The same “quotes” have appeared elsewhere online, including on this site, presented as being from “a widely respected professional scientist in the US” on a medical forum.
Dr Mullis was awarded the Nobel Prize in Chemistry in 1993 for his invention of Polymerase Chain Reaction (PCR), a laboratory method used to make a large number of copies of short sections of DNA from a very small sample of genetic material, enabling specific genes of interest to be detected or measured.
PCR testing is one of the two main tests used to detect a COVID-19 infection in Australia and has been approved by the government’s Therapeutic Goods Administration.
Dr Ian Mackay, a virologist and adjunct associate professor with the University of Queensland, told AAP FactCheck the claims read out about PCR testing in the video show “an extreme lack of understanding of PCR, PCR test design and use”.
One of the claims is that the process of DNA amplification, which grows a tiny amount of DNA exponentially, can also amplify contaminants leading to “potentially gross errors of discovery”.
Dr Mackay said laboratories have processes in place to account for and prevent PCR contamination, including having controls to alert them if contamination has occurred.
In response to the claim “the tests do not work”, Prof Mackay said the tests are “extremely effective at very sensitively and specifically detecting SARS-CoV-2”.
“The leading tests have also been tested on SARS-CoV-2 RNA from infected patients, isolated and grown in cells in the lab – so we know it is this virus that we’re detecting,” he said.
“The tests detect the viral sequences we expect them to and not other viruses.”
Regarding the claim in the video that it is “next to impossible” for PCR testing to identify a single pathogen because it only looks for partial viral sequences and not the whole COVID-19 sequence, Professor Mackay said PCR tests are in fact designed to look at partial viral sequences.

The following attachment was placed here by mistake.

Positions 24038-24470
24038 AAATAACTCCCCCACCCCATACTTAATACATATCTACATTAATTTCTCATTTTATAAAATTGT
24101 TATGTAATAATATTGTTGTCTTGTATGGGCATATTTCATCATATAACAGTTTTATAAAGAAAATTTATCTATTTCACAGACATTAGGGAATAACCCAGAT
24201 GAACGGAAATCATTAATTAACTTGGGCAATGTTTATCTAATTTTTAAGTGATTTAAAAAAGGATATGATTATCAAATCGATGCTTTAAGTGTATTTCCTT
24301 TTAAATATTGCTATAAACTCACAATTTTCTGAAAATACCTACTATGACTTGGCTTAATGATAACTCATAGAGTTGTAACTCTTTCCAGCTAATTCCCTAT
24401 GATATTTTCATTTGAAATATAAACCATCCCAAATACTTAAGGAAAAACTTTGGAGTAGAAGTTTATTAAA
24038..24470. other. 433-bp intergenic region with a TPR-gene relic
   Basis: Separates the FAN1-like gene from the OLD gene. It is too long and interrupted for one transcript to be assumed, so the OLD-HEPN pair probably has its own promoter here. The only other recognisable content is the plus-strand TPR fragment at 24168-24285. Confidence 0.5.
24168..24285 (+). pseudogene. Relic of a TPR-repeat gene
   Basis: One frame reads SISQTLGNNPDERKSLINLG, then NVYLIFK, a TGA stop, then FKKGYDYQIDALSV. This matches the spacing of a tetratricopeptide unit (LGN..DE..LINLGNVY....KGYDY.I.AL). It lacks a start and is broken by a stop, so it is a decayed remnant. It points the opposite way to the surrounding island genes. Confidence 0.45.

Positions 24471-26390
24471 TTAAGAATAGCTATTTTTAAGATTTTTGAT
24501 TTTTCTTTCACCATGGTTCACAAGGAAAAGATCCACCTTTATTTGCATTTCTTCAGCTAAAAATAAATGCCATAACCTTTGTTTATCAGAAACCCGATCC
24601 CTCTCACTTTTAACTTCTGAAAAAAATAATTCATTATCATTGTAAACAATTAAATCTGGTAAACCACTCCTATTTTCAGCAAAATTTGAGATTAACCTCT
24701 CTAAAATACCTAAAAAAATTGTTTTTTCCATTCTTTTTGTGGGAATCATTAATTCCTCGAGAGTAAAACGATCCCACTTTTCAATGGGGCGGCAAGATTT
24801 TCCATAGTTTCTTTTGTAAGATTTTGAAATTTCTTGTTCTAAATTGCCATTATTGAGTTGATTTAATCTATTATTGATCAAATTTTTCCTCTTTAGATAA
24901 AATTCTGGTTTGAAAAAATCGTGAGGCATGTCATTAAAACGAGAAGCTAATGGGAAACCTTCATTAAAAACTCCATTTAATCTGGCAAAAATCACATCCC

“That is by design, not an error or an oversight. We have only been able to quickly and relatively easily (compared to even a decade ago) detect entire viral genomes – the science of genomics – in very recent times. It is still costly, less sensitive and slower to determine the entire sequence of a virus compared to detecting its presence using a PCR test. And for cluster, outbreak, epidemic and pandemic control and for patient management – detection the virus (which real-time PCRs do) is all that is needed,” he said.
Based on the evidence, AAP FactCheck found the Facebook post to be false. The quotes in the video are not from PCR test inventor Kary B. Mullis, who died in August 2019, before the discovery of COVID-19. The claims instead appear to have originated from an anonymous online commenter.
Claims about the effectiveness of PCR tests are incorrect. Virology expert Professor Ian Mackay said the claims show “an extreme lack of understanding of PCR, PCR test design and use” and that PCR tests are “extremely effective at very sensitively and specifically detecting SARS-CoV-2”.
False – The primary claims of the content are factually inaccurate.